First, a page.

Sunday, December 14, 2008

Grammar Girl

Meet my new hero, Grammar Girl.  Check out her podcasts for grammar tips.  I have added her to my itunes and get a weekly updated podcast for free.  You should do the same.  

Grammar Girl logo compliments of:  Grammar girl (online image)., December 13, 2008.  

Work Over Break

I am going light on the homework over break for several reasons.  One being that by definition, break implies a rest from work.  Reason number two is purely selfish; I do not want to come back from break and have to correct a ton of work.  Reason number three is because I would like to see all of you read for enjoyment over break.  If you are looking for any book recommendations you can check out what I am reading at shelfari or goodreads.  Sign up and add me as a friend.   I would LOVE to set up another page on our wiki for book recommendations and discussions if enough of you are interested.    

Wednesday, November 26, 2008

The final book in the Twilight series

For all of you Twilight fans out there- here is a partial draft of the final novel in the series- Midnight Sun

It is a retelling of Twilight from Edward's point of view.

Monday, November 24, 2008


Under the recommendation of several students I have been reading the Twilight series. I have read the first two and am sort of stuck on the third. I see the appeal for students, forbidden love is always a good story. However, I have some issues with the protagonist. She always is in need or rescuing. Come on ladies, we don't need a man to rescue us, even if he is a dashingly handsome vampire. I want a strong protagonist who rescues the guy for once. If you really want a story of forbidden love, read Romeo and Juliet or for a lighter approach try A Midsummer Night's Dream.
This weekend I went to the movies to see The Changeling, but somehow messed up the times and ended up going to see Twilight. Just another case of the book being better than the movie. The actress who plays Bella only seems to have one expression and relies on it, no matter what the circumstance. Her character seemed just as weak in the movie as it does in the novels.
I heard on the radio this morning that the movie quickly hit number one this weekend, with a primary audience of young women ages 15-25. Who else saw this movie? What are your thoughts?

Movie Poster Compliments of: Twilight Movie Poster (Online Image)., November 24, 2008.

Thursday, November 20, 2008

The Politics of Language

After reading Orwell's essay "Politics and the English Language"
and discussing it in class, I have come to several conclusions. The first one being how smart all of you are. I thought this essay would be more troublesome reading for all of you and you proved me wrong. Your ability to draw out the main points and understand some of the complex ideas Orwell discusses amazed me. As far as what Orwell is discussing, I keep coming back to a line from Hamlet, "Brevity is the soul of wit." Of course, it isn't quite so simple, but the ideas are similar. Say what you mean, mean what you say. There is no need to flower our ideas with big words or unnecessary adjectives in an attempt to make ourselves sound smarter or worse yet, to conceal the fact we might not be saying anything at all.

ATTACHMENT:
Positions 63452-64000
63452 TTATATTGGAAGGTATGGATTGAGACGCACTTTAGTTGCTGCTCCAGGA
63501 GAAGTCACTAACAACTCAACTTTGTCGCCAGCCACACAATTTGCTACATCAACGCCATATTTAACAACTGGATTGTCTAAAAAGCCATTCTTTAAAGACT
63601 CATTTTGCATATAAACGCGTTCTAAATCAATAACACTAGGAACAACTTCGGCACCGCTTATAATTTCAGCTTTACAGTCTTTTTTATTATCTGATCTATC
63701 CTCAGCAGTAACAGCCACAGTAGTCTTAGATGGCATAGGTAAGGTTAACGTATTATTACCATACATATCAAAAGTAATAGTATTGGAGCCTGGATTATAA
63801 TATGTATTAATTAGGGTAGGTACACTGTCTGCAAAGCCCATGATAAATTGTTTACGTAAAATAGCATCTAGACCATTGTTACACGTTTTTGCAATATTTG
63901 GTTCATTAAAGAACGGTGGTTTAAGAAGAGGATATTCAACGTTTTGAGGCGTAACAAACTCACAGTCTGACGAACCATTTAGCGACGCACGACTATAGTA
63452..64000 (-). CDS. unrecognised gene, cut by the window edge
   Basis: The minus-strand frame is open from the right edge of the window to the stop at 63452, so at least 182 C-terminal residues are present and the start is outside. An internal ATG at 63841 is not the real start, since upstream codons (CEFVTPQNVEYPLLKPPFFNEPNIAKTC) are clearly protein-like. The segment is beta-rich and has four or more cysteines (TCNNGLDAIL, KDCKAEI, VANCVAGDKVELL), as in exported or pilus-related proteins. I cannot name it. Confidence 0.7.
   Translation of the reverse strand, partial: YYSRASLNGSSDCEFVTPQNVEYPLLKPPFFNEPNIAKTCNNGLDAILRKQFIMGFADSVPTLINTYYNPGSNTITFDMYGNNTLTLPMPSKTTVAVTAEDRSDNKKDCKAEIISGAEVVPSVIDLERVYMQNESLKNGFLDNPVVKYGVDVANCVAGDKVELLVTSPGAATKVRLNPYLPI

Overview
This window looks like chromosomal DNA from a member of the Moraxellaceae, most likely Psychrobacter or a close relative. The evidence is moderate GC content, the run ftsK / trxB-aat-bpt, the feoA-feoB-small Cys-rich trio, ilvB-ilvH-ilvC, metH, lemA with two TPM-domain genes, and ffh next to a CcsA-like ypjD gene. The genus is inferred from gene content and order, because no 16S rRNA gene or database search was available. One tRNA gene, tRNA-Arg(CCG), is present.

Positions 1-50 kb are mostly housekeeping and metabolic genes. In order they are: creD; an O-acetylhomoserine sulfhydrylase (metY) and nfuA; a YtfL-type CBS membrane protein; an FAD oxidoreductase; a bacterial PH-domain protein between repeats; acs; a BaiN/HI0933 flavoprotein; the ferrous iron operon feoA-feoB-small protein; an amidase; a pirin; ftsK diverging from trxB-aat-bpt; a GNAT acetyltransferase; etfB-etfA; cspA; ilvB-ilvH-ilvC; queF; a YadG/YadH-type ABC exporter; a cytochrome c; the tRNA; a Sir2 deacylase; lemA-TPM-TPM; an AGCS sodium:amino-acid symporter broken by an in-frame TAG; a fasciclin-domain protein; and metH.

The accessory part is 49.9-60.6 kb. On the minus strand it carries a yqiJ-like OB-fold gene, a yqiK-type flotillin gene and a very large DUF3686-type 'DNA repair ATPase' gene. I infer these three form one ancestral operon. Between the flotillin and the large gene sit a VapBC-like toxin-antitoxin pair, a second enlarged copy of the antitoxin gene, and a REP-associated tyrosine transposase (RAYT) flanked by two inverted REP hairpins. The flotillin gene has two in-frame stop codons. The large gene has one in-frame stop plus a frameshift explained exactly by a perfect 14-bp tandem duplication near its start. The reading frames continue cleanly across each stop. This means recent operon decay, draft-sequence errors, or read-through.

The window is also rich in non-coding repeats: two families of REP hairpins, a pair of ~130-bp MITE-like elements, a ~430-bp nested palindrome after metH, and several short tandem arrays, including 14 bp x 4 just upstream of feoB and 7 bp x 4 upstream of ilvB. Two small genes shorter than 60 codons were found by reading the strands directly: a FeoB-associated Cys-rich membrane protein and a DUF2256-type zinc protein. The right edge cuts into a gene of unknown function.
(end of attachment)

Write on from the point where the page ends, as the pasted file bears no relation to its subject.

Orwell's six rules are:

Never use a metaphor, simile, or other figure of speech which you are used to seeing in print.

Never use a long word where a short one will do.

If it is possible to cut a word out, always cut it out.

Never use the passive where you can use the active.

Never use a foreign phrase, a scientific word, or a jargon word if you can think of an everyday English equivalent.

Break any of these rules sooner than say anything outright barbarous.

Tuesday, November 18, 2008

Identify the Propaganda Techniques

What is being implied in this ad? What is the effect of the statement "Big Brother is Watching You"? What sort of technique is the creator using to influence behavior?

What is being implied by "Victory Waits on Your Fingers"? Does this make absolute sense? What technique is being used here?

Appealing to patriotism is a technique, what is it?

Works Cited:
Save food (Online Image). Available November 18, 2008.
Victory Waits (Online Image). Available November 18, 2008.
Big Brother (Online Image). Available http// November 18, 2008.

Tuesday, November 11, 2008

1984 Introduction

The image “” cannot be displayed, because it contains errors.
1984 cartoon (online image) Available:
November 11, 2008.

Propaganda is all around us. This year's election was no exception. In the week prior to election day I received at least one "robo-call" a day, in an effort to influence my decision. In The Fine Art of Propaganda, the IPA stated that "It is essential in a democratic society that young people and adults learn how to think, learn how to make up their minds. They must learn how to think independently, and they must learn how to think together. They must come to conclusions, but at the same time they must recognize the right of other men to come to opposite conclusions. So far as individuals are concerned, the art of democracy is the art of thinking and discussing independently together." This year National Honor Society conducted a mock election. They are now in the process of conducting a survey to figure out what influences people to make decisions. Are we adequately informed? Are our thoughts and decisions controlled by what we see in the media? Turn on the television, what do you see? Go online, what happens? Read a magazine or newspaper- is the information you are receiving completely unbiased? It is hard to avoid being bombarded with messages in this technology age we live in today. Look around you. In what ways is the media trying to influence you? Check out this site on propaganda for more information.